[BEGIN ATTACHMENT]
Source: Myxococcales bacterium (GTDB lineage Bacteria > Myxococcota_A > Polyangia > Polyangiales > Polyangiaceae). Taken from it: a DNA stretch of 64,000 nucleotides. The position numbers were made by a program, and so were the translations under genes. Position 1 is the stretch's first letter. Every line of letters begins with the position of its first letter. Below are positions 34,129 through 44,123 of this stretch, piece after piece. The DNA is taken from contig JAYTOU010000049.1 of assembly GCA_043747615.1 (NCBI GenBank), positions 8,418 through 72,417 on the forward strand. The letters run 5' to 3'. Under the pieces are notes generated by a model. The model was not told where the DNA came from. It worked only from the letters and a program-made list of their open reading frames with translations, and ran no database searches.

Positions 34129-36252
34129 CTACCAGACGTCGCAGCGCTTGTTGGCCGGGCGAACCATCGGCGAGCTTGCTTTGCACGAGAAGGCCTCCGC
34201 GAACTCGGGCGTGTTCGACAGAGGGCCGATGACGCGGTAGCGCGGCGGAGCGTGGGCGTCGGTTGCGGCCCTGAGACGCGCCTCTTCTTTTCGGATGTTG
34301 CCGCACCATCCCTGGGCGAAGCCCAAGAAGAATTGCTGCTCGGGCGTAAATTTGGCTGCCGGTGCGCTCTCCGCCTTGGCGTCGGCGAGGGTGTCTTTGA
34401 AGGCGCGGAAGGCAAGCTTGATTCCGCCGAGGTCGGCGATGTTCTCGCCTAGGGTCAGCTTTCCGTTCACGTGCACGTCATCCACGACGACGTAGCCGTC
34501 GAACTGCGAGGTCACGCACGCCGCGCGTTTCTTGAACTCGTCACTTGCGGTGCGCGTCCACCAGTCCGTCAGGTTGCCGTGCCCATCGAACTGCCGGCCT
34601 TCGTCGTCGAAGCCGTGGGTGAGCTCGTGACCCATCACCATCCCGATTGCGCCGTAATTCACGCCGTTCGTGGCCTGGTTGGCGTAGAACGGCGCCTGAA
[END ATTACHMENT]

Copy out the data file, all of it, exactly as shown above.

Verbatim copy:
Source: Myxococcales bacterium (GTDB lineage Bacteria > Myxococcota_A > Polyangia > Polyangiales > Polyangiaceae). Taken from it: a DNA stretch of 64,000 nucleotides. The position numbers were made by a program, and so were the translations under genes. Position 1 is the stretch's first letter. Every line of letters begins with the position of its first letter. Below are positions 34,129 through 44,123 of this stretch, piece after piece. The DNA is taken from contig JAYTOU010000049.1 of assembly GCA_043747615.1 (NCBI GenBank), positions 8,418 through 72,417 on the forward strand. The letters run 5' to 3'. Under the pieces are notes generated by a model. The model was not told where the DNA came from. It worked only from the letters and a program-made list of their open reading frames with translations, and ran no database searches.

Positions 34129-36252
34129 CTACCAGACGTCGCAGCGCTTGTTGGCCGGGCGAACCATCGGCGAGCTTGCTTTGCACGAGAAGGCCTCCGC
34201 GAACTCGGGCGTGTTCGACAGAGGGCCGATGACGCGGTAGCGCGGCGGAGCGTGGGCGTCGGTTGCGGCCCTGAGACGCGCCTCTTCTTTTCGGATGTTG
34301 CCGCACCATCCCTGGGCGAAGCCCAAGAAGAATTGCTGCTCGGGCGTAAATTTGGCTGCCGGTGCGCTCTCCGCCTTGGCGTCGGCGAGGGTGTCTTTGA
34401 AGGCGCGGAAGGCAAGCTTGATTCCGCCGAGGTCGGCGATGTTCTCGCCTAGGGTCAGCTTTCCGTTCACGTGCACGTCATCCACGACGACGTAGCCGTC
34501 GAACTGCGAGGTCACGCACGCCGCGCGTTTCTTGAACTCGTCACTTGCGGTGCGCGTCCACCAGTCCGTCAGGTTGCCGTGCCCATCGAACTGCCGGCCT
34601 TCGTCGTCGAAGCCGTGGGTGAGCTCGTGACCCATCACCATCCCGATTGCGCCGTAATTCACGCCGTTCGTGGCCTGGTTGGCGTAGAACGGCGCCTGAA